With the April 11 death of Senior Editor Kurt Vonnegut, In These Times lost a dear friend. And the world lost a man who kept his moral compass always pointed in the right – excuse me, left – direction.
Kurt never ceased to be outraged by man’s inhumanity to man. And while he could always find a corner of joy in the world – the fate of which he often despaired – he was ever ready with a droll, one-line quip that would eviscerate the pretensions of the powerful.
I first met Kurt over the phone, when I interviewed him early in 2003 during those dark weeks leading up the Bush administration’s invasion of Iraq. During our talk he railed against the “PPs” or psychopathic personalities who had taken over the government “by means of the sleaziest, low-comedy, Keystone Cops-style coup d’etat imaginable.” He was speaking, of course, of Bush and Co. “Those now in charge of the federal government are upper-crust C students,” he said. “Unlike normal people, they are never filled with doubts, for the simple reason that they cannot care what happens next. Simply can’t. Do this! Do that! Mobilize the reserves! Privatize the public schools! Attack Iraq! Cut health care! Tap everybody’s telephone! Cut taxes on the rich! Build a trillion-dollar missile shield! Fuck habeas corpus and the Sierra Club and In These Times, and kiss my ass!”
That was Kurt’s strength as a political essayist: an ability to give voice to commonsense decency – accompanying it with a left hook that would leave the reader cheering.
Was he over the top? Perhaps. But also remarkably sane during those dark months early in 2003 when millions of citizens massed in the streets, and media mandarins and Democratic poobahs ignored them, nodding their assent as Bush marched the nation off a cliff to war.
There were two folks Kurt was wont to quote: Jesus and Eugene V. Debs.
In the May 10, 2004 issue, in an article titled “Cold Turkey” – the most popular of his essays that we published – he wrote, “For some reason, the most vocal Christians among us never mention the Beatitudes. But, often with tears in their eyes, they demand that the Ten Commandments be posted in public buildings. And of course that’s Moses, not Jesus. I haven’t heard one of them demand that the Sermon on the Mount, the Beatitudes, be posted anywhere. ‘Blessed are the merciful’ in a courtroom? ‘Blessed are the peacemakers’ in the Pentagon? Give me a break!”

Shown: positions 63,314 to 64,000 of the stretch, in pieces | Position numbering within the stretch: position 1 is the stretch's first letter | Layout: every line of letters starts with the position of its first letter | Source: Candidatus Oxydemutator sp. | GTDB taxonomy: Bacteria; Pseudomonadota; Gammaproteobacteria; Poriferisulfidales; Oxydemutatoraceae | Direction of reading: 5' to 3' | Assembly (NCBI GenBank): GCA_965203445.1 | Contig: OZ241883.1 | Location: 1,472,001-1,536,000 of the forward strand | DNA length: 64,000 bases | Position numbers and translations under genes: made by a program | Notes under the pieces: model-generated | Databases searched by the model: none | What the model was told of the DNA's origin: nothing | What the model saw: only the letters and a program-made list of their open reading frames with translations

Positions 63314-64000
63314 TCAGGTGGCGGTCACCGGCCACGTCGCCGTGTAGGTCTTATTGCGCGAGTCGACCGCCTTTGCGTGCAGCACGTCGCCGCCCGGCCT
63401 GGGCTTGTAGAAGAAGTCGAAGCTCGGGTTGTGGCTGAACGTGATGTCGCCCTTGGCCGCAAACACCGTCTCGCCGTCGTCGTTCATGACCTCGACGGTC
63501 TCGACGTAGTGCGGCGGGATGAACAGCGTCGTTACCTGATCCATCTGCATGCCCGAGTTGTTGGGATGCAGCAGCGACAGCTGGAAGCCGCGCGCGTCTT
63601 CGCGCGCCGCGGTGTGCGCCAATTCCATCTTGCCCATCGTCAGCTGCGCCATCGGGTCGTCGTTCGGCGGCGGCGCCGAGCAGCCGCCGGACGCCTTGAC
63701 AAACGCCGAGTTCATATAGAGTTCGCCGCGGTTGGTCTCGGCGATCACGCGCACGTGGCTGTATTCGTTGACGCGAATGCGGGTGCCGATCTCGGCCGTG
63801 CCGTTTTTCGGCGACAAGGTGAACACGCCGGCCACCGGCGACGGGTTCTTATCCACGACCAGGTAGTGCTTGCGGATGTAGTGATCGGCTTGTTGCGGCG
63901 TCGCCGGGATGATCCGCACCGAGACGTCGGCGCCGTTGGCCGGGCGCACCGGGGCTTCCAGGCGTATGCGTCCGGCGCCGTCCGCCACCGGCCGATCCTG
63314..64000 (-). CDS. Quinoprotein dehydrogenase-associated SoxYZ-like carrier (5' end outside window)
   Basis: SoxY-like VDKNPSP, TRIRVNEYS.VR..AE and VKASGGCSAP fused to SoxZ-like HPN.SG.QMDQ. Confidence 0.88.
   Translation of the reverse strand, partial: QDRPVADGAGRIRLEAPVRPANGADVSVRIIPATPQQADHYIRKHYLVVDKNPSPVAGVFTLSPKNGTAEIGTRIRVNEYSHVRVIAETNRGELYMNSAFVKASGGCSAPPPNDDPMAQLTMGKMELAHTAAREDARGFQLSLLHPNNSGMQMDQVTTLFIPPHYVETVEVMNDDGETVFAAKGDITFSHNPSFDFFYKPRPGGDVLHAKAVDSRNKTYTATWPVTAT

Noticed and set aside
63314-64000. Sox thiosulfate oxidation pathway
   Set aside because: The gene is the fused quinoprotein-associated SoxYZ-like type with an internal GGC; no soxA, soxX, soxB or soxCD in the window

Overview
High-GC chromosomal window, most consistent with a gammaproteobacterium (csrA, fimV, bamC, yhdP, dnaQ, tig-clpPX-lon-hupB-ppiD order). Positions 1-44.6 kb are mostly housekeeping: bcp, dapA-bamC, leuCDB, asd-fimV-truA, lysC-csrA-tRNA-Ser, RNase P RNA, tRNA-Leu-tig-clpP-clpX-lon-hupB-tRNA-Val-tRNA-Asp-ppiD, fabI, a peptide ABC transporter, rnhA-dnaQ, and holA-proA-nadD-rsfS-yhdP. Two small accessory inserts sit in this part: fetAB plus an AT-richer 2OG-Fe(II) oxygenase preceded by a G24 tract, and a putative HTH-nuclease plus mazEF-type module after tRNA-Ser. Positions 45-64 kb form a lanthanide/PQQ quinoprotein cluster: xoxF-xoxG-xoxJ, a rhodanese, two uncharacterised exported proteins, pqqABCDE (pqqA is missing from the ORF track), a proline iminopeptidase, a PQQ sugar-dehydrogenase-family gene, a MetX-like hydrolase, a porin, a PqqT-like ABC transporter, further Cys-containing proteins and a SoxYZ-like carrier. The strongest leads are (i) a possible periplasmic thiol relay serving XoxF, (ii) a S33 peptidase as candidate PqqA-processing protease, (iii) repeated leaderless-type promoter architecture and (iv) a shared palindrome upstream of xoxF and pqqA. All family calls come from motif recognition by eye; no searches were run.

In that essay he also invoked Debs, who like him was both a socialist and a Hoosier: “Eugene Debs, who died back in 1926, when I was only 4, ran five times as the Socialist Party candidate for president, winning 900,000 votes, 6 percent of the popular vote, in 1912, if you can imagine such a ballot. He had this to say while campaigning: ‘As long as there is a lower class, I am in it. As long as there is a criminal element, I’m of it. As long as there is a soul in prison, I am not free.’ Doesn’t anything socialistic make you want to throw up? Like great public schools or health insurance for all?”
Skeptical of the promises of technical salvation, Kurt was a self-proclaimed Luddite. Though he used a fax machine, he heartily scorned computers: “Bill Gates says, ‘Wait till you can see what your computer can become.’ But it’s you who should be doing the becoming, not the damn fool computer. What you can become is the miracle you were born to be through the work that you do.”
It was In These Times’ pleasure and privilege to publish the work of Kurt Vonnegut. We applauded his humanist ethics, his one-off sense of humor and his in-your-face contempt for Beltway venality. We felt In These Times and he were a perfect fit, and he seemed to agree. One of the nicest faxes we received from Kurt read, “If it weren’t for In These Times, I’d be a man without a country.”
We have lost a citizen who spoke for us all. So it goes.
Joel Bleifuss, a former director of the Peace Studies Program at the University of Missouri-Columbia, is the editor & publisher of In These Times, where he has worked since October 1986.